Before vaulting up the half a dozen flights of time worn stairs that lead up to Lycée Henri IV, having a good look at the invitation provided a clue to the proceedings, a difficult to see depiction of Japanese topiary painted on top of mobile screens. From the soundtrack of grunts and bamboo swords being struck, it was the flip side of some training dojo, and with flip-flops on all feet, it was for sure not some fussy affair.
Perhaps not as idiosyncratic as other seasons, Watanabe's summer focused on indigo, in its Japanese cotton incarnation but also as the ubiquitous denim. Traditional elements were reused widely throughout, underpinned by Watanabe's patchworking. Although his tell-tale structural work was still going strong, there was something about the softer textures and color that transcribed a sweetly nostalgic feeling.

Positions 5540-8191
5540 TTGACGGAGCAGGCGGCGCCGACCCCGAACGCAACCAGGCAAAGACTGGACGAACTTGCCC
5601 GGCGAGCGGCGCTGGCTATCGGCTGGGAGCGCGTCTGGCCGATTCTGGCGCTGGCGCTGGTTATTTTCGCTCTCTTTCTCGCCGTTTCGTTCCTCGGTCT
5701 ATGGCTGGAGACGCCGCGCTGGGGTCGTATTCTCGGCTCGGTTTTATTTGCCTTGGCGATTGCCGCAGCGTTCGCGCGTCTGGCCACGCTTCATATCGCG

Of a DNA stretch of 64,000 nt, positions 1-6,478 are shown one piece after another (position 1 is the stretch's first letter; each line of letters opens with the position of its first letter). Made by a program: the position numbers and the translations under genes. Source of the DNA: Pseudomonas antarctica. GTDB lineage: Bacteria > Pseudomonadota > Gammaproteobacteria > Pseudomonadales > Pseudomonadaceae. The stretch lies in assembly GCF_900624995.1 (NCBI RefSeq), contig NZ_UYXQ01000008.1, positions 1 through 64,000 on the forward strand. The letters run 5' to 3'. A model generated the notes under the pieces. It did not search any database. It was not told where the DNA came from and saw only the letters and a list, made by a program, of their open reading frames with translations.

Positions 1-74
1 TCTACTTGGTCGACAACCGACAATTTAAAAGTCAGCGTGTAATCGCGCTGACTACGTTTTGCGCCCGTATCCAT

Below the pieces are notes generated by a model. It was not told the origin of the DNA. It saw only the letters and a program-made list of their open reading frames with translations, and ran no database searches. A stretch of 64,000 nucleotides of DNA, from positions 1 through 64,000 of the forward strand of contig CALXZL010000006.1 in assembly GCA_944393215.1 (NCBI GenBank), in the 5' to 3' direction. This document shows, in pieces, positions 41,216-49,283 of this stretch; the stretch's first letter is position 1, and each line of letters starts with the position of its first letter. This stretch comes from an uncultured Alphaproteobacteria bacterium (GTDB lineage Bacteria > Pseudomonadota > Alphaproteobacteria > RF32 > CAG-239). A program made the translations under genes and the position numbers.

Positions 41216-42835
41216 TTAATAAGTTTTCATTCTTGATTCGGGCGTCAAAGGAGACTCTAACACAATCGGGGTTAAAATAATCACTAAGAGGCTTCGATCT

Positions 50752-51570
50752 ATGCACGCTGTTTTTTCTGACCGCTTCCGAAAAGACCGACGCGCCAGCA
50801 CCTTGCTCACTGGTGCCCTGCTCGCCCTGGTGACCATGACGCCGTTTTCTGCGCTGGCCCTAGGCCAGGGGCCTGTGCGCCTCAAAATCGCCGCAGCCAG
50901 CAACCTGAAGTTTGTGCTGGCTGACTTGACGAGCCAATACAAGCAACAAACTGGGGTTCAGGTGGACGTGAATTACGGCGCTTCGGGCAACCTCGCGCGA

But although there was a heady dose of folksy - from the lacquered hair right down to the knotted carriers - the real star was the denim. And that twisted the narrative into something of a mid-century youth vibe, with those fitted jackets and non-dressy bottoms. Fact is, from the number of editors and buyers wearing his patchworked denim, the most sought-after pieces were undoubtedly these. But the rest of the offering got just as many lustful gazes. That opening windbreaker with its white lines on the front? Better get your name on the waiting list fast.
Closing the show, it was t-shirts all around -models had doffed their outer layer for that final walk, with their designs a zoom of sorts into the patchwork's prints, and cementing that casual jeans & tee mood. Between that and the jazzy and "sounds of Sumo" soundtrack, it was East meets West at its best.